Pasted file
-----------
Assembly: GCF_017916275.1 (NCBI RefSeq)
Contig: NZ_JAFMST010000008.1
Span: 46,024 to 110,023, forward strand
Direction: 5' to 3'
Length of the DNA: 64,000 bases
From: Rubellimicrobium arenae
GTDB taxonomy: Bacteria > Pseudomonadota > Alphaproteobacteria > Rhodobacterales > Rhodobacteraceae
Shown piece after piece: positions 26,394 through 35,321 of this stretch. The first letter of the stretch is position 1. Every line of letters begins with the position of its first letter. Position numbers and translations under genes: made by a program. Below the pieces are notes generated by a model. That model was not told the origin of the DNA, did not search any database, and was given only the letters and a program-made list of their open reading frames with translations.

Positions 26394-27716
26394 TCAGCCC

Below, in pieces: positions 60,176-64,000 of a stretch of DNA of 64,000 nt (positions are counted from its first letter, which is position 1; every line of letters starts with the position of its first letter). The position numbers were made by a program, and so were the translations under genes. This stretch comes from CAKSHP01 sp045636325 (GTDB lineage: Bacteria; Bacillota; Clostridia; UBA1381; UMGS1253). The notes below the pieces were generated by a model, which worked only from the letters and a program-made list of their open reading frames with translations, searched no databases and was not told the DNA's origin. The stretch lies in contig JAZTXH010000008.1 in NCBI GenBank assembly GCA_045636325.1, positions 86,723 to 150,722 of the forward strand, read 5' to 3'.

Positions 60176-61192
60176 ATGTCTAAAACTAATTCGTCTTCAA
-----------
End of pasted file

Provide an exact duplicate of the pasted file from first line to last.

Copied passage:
Assembly: GCF_017916275.1 (NCBI RefSeq)
Contig: NZ_JAFMST010000008.1
Span: 46,024 to 110,023, forward strand
Direction: 5' to 3'
Length of the DNA: 64,000 bases
From: Rubellimicrobium arenae
GTDB taxonomy: Bacteria > Pseudomonadota > Alphaproteobacteria > Rhodobacterales > Rhodobacteraceae
Shown piece after piece: positions 26,394 through 35,321 of this stretch. The first letter of the stretch is position 1. Every line of letters begins with the position of its first letter. Position numbers and translations under genes: made by a program. Below the pieces are notes generated by a model. That model was not told the origin of the DNA, did not search any database, and was given only the letters and a program-made list of their open reading frames with translations.

Positions 26394-27716
26394 TCAGCCC

Below, in pieces: positions 60,176-64,000 of a stretch of DNA of 64,000 nt (positions are counted from its first letter, which is position 1; every line of letters starts with the position of its first letter). The position numbers were made by a program, and so were the translations under genes. This stretch comes from CAKSHP01 sp045636325 (GTDB lineage: Bacteria; Bacillota; Clostridia; UBA1381; UMGS1253). The notes below the pieces were generated by a model, which worked only from the letters and a program-made list of their open reading frames with translations, searched no databases and was not told the DNA's origin. The stretch lies in contig JAZTXH010000008.1 in NCBI GenBank assembly GCA_045636325.1, positions 86,723 to 150,722 of the forward strand, read 5' to 3'.

Positions 60176-61192
60176 ATGTCTAAAACTAATTCGTCTTCAA